Yes, Jake Delhomme is still the man in Carolina. Some questioned whether the Panthers had soured on Delhomme when they signed Carr this off-season, but coach John Fox is committed to Delhomme as his starter. Delhomme has gotten the Panthers to the NFC title game (and one Super Bowl) twice in the last four years. Both previous appearances were in odd-numbered years (2003 and 2005). However, Carr gives Carolina a significant upgrade over Chris Weinke if Delhomme were to struggle early in the season or get injured. Carr seems content being a backup for now while regaining his confidence after getting sacked 249 times in five years with the Houston Texans. Delhomme is coming off a season in which he threw for 2,805 yards with 17 touchdowns and 11 interceptions. However, he had a pair of late fourth-quarter interceptions against Cincinnati and Philadelphia that cost the Panthers two crucial games. The Panthers like Basanez who, like Delhomme, was an undrafted player. However, they kept just two quarterbacks on the roster last season and there's a chance they could do the same again in 2007.
Foster led the Panthers in rushing last season, but he still hasn't posted a 1,000-yard season since joining the club as a second-round draft pick in 2002. Foster, who stayed healthy for the most part last year after missing just two games, will share carries with Williams, a first-round pick in 2006 who played well as a rookie even though he seemed out of place in the Panthers' power running attack. Now that the Panthers have gone to a zone-blocking scheme up front, Williams could really blossom. He also figures to play an important role in the passing offense as new offensive coordinator Jeff Davidson plans to utilize more screen passes than his predecessor, Dan Henning. Some believe Williams will be a better fit in this offense than Foster and could become the every-down back. Either way, expect both to see significant playing time. Goings is reliable, although not the guy you want to build your running game around. Shelton, a second-round pick in 2005, really needs to prove himself to earn a roster spot. Hoover has been a reliable fullback the last seven years, but his body has to be wearing down. Don't be surprised if the Panthers keep Jackson around as an insurance policy.
The tight end was a huge weapon in Cleveland for Davidson, but he doesn't have a weapon like Kellen Winslow in Carolina. Kris Mangum retired, leaving Gaines, King and rookie Rosario to battle it out. Gaines is the most experienced of the bunch with 15 catches for 146 yards last season. However, he has yet to have a breakout season. King has looked solid in minicamp and has a chance to emerge as the starter.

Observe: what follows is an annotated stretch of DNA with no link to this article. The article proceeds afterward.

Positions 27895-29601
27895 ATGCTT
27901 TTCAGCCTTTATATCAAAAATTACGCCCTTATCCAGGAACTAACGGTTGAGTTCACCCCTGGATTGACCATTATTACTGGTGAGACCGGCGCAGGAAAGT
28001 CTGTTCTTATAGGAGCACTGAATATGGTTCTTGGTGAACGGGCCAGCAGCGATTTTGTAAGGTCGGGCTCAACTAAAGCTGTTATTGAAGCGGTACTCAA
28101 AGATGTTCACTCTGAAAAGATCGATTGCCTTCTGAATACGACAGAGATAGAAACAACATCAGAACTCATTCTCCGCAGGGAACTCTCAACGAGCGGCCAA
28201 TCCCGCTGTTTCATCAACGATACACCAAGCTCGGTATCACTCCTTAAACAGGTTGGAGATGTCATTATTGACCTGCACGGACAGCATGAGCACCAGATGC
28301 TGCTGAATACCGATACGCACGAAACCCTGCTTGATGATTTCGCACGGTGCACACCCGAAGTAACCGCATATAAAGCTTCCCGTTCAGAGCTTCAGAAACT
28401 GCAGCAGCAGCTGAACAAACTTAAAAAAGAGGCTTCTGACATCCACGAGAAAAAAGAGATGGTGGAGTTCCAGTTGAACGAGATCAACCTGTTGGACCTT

WIDE RECEIVERS: Starters -- Steve Smith, Drew Carter. Backups -- Dwayne Jarrett, Ryne Robinson, Keary Colbert, Taye Biddle, Chris Horn, Jason Gilmore, Julius McClellan, Justin McCullum, Kevin Youngblood, Josh Davis.
The Panthers tore up Smith's contract earlier this off-season and gave him a six-year contract worth $44 million. He's earned it. Smith has turned into one of the top five receivers in the league, recording 83 receptions for 1,166 yards with eight touchdown grabs in 2006 despite missing the first two games of the season with a hamstring problem. With Keyshawn Johnson gone, Smith should have no problem reaching 100 receptions and returning to the Pro Bowl for a fourth time providing his hamstring problems don't resurface. Smith is now the veteran receiver of the bunch. Carter and Jarrett, a second-round pick from USC, will battle for the No. 2 receiver spot. So far Carter is working with the starters. Jarrett has shown a knack for the end zone with an amazing 41 touchdown catches in three seasons with Southern Cal. Robinson should also figure into the offense as a slot receiver. The Panthers are high on Biddle, but Colbert could be on his way out unless he steps up in the preseason.
OFFENSIVE LINE: Starters -- LT Travelle Wharton, LG Mike Wahle, C Justin Hartwig, RG Jeremy Bridges, RT Jordan Gross. Backups -- T Rashad Butler, C Ryan Kalil, C/G Geoff Hangartner, T/G Evan Mathis, C Will Montgomery, G D'Anthony Batiste, G Nathan Bennett, T Eric Graham, T Bobby Harris, G Rueben Riley, T Theodric Watson.
The Panthers' offensive line was decimated by injuries last season as they lost Wharton and Hartwig in the season opener. That forced major changes, with Gross moving over to left tackle and Hangartner having to handle center duties. The Panthers signed Bridges off the street and he came in right away and started at right tackle. This year, those injuries may be a blessing in disguise as now they have some reserves with solid experience like Hangartner and Mathis, who started last year at right guard. This line is trying to grasp the zone-blocking scheme, but they've been eager for changes. You get a sense this is what the Carolina players wanted to use all along. This isn't an overly big group of guys, but they are athletic so the zone blocking may play to their strengths. The Panthers allowed 32 sacks last year, but Carolina averaged just 3.9 yards per carry and scored just seven rushing touchdowns.